– VI –
When Nora returned to her office she found much to her chagrin that Alex Clancy was still there. He stood the moment she stepped into the room but before he could say a single word she shot him an icy look which she had perfected over the years and was usually reserved for subordinates who had displeased her.
It had the intended effect on Clancy.
“You are here to assist me with my investigation and clearly there is nothing I can do about that. But before we start let’s set some ground rules. First, I’m in charge. You are merely here in an advisory capacity. You do what I tell you and nothing else. Is that clear?”
He nodded. “As crystal. You’re the principal on the investigation. The boss, the big cheese, the top dog, the bigwig, the head honcho, the Big Kahuna. I’m just a lowly foot solider following your every order,” he said with a large grin plastered on his face.
She considered him suspiciously. “I don’t even know what half those words meant but I believe I got my point across.”
“You sure did.”
She walked back to her chair and sat down behind her desk, keeping her eyes peeled on the counselor as if he might jump across the table and attack her any second.
He took his seat again. “Contrary to what you may believe, Lieutenant, I am not here to spy on your progress or further anyone else’s agenda. I just want to help you find whoever did this in any way I can. That is my one and only concern here.”
Nora hadn’t even realized how tense she had been until she felt her muscles slowly relaxing. It suddenly struck her that he was in fact quite good at what he did. Even though she had been determined not to let her guard down, he had managed to calm her with just a few well-placed words. “Alright then, Counselor, where do you suggest we start?”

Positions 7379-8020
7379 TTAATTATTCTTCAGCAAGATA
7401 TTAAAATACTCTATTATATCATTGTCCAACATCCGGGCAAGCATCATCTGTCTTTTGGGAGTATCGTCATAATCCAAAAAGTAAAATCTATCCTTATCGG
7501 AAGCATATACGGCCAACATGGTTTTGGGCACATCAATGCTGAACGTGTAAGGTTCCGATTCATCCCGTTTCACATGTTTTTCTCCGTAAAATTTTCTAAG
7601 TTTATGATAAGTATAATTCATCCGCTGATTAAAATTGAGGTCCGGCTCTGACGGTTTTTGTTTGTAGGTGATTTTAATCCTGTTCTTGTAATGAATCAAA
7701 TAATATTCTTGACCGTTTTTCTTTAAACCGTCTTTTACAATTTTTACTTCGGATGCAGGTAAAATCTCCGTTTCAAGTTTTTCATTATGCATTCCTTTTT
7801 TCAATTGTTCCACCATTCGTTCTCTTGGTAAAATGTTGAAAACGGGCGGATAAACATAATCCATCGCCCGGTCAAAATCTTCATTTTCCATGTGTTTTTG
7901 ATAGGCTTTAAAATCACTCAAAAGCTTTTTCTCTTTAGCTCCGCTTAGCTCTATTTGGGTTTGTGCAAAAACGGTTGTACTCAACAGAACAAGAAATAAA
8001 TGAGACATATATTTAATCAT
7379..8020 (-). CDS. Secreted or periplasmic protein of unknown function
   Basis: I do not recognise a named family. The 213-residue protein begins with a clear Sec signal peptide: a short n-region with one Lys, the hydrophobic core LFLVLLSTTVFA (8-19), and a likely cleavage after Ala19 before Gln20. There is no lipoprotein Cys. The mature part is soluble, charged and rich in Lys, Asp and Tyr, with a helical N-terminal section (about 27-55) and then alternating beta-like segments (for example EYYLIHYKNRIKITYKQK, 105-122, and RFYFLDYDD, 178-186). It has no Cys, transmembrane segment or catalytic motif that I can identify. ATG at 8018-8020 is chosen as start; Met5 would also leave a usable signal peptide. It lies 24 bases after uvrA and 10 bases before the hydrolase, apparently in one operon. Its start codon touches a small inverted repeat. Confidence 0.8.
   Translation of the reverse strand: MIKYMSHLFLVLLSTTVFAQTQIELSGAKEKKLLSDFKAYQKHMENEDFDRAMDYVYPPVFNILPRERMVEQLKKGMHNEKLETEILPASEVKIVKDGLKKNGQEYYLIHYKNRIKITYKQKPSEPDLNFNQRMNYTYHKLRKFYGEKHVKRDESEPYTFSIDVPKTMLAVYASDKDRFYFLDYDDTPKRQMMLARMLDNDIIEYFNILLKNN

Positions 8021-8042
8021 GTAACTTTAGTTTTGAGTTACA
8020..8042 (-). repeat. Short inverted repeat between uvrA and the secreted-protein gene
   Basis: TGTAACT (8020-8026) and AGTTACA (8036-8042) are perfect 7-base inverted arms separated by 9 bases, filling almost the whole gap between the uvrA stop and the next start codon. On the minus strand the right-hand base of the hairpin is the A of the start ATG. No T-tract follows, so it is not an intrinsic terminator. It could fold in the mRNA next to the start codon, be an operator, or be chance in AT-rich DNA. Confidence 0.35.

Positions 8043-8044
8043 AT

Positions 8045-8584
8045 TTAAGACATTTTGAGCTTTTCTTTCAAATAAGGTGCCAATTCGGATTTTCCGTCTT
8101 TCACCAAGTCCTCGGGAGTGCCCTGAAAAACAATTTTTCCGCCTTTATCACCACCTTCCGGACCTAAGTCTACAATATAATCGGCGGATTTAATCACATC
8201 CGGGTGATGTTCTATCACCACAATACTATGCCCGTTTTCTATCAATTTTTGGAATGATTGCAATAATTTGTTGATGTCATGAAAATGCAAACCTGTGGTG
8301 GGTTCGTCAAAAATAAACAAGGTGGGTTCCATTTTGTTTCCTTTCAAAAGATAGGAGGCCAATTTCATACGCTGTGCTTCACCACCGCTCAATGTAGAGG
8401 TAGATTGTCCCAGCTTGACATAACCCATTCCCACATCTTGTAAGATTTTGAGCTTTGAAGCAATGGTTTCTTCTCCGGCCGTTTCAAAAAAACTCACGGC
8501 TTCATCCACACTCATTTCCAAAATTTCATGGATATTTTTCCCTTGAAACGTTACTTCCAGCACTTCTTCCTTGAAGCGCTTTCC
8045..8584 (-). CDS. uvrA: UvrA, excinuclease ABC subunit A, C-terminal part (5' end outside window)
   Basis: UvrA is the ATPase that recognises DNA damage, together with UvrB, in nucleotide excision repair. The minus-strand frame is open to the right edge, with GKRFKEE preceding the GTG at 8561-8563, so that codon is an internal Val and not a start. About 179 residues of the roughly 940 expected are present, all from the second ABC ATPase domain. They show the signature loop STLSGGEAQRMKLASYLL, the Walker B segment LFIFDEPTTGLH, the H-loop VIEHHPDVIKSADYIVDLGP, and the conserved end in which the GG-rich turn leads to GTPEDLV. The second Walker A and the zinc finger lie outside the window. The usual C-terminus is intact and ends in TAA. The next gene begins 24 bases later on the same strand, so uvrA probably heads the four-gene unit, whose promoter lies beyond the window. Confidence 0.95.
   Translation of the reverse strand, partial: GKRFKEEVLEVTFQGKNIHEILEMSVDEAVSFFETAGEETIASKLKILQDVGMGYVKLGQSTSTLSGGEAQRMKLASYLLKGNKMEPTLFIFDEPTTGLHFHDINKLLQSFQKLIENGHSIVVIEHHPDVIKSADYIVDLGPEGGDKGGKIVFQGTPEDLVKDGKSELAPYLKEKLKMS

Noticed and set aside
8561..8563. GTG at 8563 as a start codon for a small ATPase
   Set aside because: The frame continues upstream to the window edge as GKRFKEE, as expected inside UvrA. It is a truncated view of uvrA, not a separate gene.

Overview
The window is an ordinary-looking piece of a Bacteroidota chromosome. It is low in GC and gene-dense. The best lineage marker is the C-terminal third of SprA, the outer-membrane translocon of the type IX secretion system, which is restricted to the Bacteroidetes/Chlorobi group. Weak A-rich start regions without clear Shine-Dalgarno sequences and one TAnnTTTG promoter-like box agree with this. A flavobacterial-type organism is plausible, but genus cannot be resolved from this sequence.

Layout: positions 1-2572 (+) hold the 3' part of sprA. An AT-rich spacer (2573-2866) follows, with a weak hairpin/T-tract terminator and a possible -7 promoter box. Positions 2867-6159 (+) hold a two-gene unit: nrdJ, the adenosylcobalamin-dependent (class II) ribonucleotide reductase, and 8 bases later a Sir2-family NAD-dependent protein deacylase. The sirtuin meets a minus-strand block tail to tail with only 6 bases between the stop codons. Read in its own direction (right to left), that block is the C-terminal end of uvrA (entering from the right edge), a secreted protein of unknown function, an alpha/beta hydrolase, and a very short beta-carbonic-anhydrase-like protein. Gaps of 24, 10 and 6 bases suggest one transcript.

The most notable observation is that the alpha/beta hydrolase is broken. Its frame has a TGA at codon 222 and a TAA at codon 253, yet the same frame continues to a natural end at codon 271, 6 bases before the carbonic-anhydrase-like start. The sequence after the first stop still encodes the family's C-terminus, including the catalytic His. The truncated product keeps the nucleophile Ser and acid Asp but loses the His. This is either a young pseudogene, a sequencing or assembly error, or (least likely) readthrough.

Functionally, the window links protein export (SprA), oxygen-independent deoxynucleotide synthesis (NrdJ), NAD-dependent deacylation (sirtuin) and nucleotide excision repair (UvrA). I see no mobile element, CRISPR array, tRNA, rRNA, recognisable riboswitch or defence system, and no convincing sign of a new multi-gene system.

“You can call me Alex if you prefer,” he said with a grin.
When her look remained frosty he seemed to realize that she clearly did not prefer that at all.
“Uh, okay. Well the good news about a crime on a starship is that our culprit cannot be far and has no means to escape. That’s making this job a lot easier for us. What we have to establish now is means, motive and opportunity. Starting with opportunity, that pretty much covers nearly the entire crew.”
She shook her head. “We can rule out the regular crew,” she said. “The killer is more than likely amongst the civilians who recently came aboard.”
“At this point we shouldn’t rule out anybody unless we can establish and alibi.”
“You’re suggesting somebody of the crew did this?”
“I’m suggesting that anyone could be the killer. You, me, the captain, at this point we don’t do ourselves any favors by excluding anyone from consideration.”
“Maybe. But by using the process of elimination, whoever remains is likely our culprit.”
“There are somewhere near six-hundred people on this ship.”
He nodded. “So we better get started. Where were you last night?”
She gave him that look again, making it clear that she was not amused by the question. But when he didn’t back down, she actually began to consider it. “I was up late finishing up a report. Check the log if you want.”
He offered her that easy smile again. “That’s one down, 599 to go.”